July 21, 2019

Will Our Next Car Be A Bike?

Will this be our next vehicle?

In 2005 Linda and I started our concentrated effort to drive less. Along the way it has radically changed our lives.

In response to calls by scientists for high consumption nations to reduce their carbon footprints, we decided to take action on our changing climate, high energy consumption, and waste. 

We began to ask ourselves hard questions, the central one being, "do we really NEED to be driving as much as we do, considering the considerable impacts of doing so?" 

The answer that kept coming up was, "No."

When we started our project our lifestyle was not conducive to meeting our restricted driving goals. So we changed our lifestyle. Our lives began to develop toward a more simple, more local life less driven by perpetually trying to find greener grass somewhere else.

In 2005 we began to voluntarily restrict the number of kilometres we drove by limiting our travel to a 50 km radius from home. Over the years that radius shrunk, and our driving became more and more local, and more and more rare. 

Over 9 years of living on the west coast we managed to eliminate all non-essential driving altogether. Perhaps because we lived on a beautiful beach on the Pacific Ocean, we found we did not miss driving to far away places at all.

View from our west coast home. Who would want to drive away from this?
We learned to love staying close to home here.

Now, 5 years after driving across the continent and moving our simple lives to the east coast, we are driving less than ever. Last year we logged about 500 km in total. 

Because of that, we feel like we are finally ready to go car-free, something we have dreamt about for most of our lives together. Have I mentioned before that I hate the personal motor vehicle? Yes, I have. Many times. 

I want to be free from the chains of vehicle ownership. I do not want to be bothered by registration, inspections, unethical mechanics and costly repairs, driver's licensing, and insurance. 

I don't want to have to buy and burn fossil fuels and oil and other noxious fluids. 

I want to kick the auto habit once and for all.

Strangely enough, today our van broke down (again), but did so in the best possible way. I had just got home from buying groceries, and was pulling into the driveway. As I rolled to a stop, the gear shift linkage failed, and now the van will not shift into drive. Or neutral, or park. 

Now our van will not move, and will require being towed to a shop for repair, something we are loathe to do. 

So Linda and I did the logical thing - we went on line and looked for a bike. And we found one (see above). Such a bicycle (technically a tricycle) is expensive, but we have spent more than the purchase price of the bike in vehicle repairs in the last year alone. 

In the long run, buying the trike instead of repairing our van or buying a new vehicle, would save us a bundle. 

And does it not look like it would be some kind of fun? I want to see Linda on this thing, with a huge smile and bugs in her teeth.

Will this be the year we kill the myth of the vehicle as an unfettered and benign "freedom machine"? We are already enjoying a very local lifestyle, and with my present bike, plus a trike for the two of us, we can do a lot in the right situation.

Going vehicle-free is still frightening, but the thought of it is also exhilarating.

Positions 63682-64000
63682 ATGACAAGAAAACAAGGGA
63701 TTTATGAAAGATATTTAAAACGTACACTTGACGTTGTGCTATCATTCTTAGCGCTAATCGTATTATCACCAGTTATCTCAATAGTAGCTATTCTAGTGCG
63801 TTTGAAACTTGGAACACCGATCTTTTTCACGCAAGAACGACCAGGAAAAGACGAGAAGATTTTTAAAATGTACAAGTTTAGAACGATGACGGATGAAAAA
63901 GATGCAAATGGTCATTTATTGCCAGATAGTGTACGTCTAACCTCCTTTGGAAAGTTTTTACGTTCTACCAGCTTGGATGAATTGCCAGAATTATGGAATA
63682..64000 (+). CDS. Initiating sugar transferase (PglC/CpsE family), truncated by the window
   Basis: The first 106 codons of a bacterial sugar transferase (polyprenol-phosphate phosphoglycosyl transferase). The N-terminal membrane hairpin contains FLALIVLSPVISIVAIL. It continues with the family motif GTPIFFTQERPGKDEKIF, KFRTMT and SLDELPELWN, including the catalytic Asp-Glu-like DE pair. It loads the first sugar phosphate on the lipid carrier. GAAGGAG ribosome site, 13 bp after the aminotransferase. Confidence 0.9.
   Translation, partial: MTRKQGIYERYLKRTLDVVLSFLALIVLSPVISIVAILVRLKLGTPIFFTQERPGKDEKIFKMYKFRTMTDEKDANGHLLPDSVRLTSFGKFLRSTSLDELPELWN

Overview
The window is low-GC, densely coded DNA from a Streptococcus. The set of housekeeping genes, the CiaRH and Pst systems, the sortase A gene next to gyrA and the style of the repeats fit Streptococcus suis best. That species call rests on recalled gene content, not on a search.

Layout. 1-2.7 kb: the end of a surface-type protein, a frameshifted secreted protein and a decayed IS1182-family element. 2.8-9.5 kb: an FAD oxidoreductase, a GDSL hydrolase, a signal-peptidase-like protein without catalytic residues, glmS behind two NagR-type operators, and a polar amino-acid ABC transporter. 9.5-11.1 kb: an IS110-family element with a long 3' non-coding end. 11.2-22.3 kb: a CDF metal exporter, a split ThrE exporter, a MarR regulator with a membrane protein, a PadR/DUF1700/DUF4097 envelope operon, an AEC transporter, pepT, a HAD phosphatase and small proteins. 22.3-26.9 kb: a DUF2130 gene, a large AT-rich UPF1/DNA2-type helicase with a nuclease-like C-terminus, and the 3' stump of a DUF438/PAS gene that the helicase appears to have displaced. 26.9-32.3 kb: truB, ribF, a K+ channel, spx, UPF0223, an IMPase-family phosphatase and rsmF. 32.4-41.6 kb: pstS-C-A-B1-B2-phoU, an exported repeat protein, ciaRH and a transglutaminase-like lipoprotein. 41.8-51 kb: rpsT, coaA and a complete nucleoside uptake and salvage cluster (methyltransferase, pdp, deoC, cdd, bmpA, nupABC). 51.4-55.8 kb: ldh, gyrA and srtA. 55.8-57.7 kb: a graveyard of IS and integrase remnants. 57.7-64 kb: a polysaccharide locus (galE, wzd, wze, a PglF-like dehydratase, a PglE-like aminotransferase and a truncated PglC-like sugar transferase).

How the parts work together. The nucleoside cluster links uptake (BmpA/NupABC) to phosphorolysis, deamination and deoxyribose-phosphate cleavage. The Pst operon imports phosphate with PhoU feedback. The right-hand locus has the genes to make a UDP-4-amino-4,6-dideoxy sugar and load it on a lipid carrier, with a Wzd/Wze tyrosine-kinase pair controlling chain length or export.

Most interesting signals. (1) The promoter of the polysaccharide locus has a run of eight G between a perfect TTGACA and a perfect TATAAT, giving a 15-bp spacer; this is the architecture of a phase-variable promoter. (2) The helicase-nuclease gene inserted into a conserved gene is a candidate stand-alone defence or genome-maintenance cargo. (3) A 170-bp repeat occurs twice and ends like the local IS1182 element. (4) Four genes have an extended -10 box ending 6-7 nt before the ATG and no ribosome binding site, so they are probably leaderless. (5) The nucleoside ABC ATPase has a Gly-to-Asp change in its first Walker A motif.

I am looking forward to many bike adventures, as well as getting legs of steel and a stellar cardiovascular system. All with a low-carbon mode of transportation, and a feeling of doing the right thing for the Earth.

You can't get that with a car.


  1. Anonymous7/21/2019

    That trike looks awesome. 61% of people in Copenhagen cycle to work - all year round! As long as your region isn't too hilly and your gears are good it should be brilliant. And yes, the costs of conveniences like cars add up and suck away our life hours as we work to pay for them.
    I saw a video recently about a Melbourne couple who rent their car out to other people as they use it so little. Would-be users pay online and when they have done so they receive a code which opens a little box on the couple's driveway containing the key! I thought this was a genius idea and wondered about doing this with my car as it has very low kilometres on it and we don't need it every day. When I am able to stop working outside of my home we will 'need' it very rarely indeed.


    1. A car share would be excellent for us, and there are car share options available in Nova Scotia. Thank you for mentioning this. We will be looking further into a car share situation.

      I have transferred Linda into the front seat of a car, although we haven't tried this for many years, and it is not certain that we can still pull it off. It is something we will be trying again as we continue to look at transportation alternatives.

      I love the idea of car sharing (not Ubering).

  2. There is an organization that builds these for veterans homes. It is a private family. They just donated one to the veterans home here. Do you want me to check into the name of the people. Perhaps you could get this cheaper and more modified? Kim

    1. We would love to hear more about the people you refer to. The bike above is built in the UK, and would be expensive to ship to Canada. It might be less expensive from a N. American builder. Thank you.

  3. Anonymous7/21/2019

    That is so cool! I look forward to hearing more about it as you research it and perhaps purchase. - Mary

    1. I would love to be able to take Linda for a bike ride. What if I could ride her to appointments and such? That would be great.

  4. Anonymous7/23/2019

    You two will be a rolling inspiration! I can't wait to see photos of your journeys. -Erin


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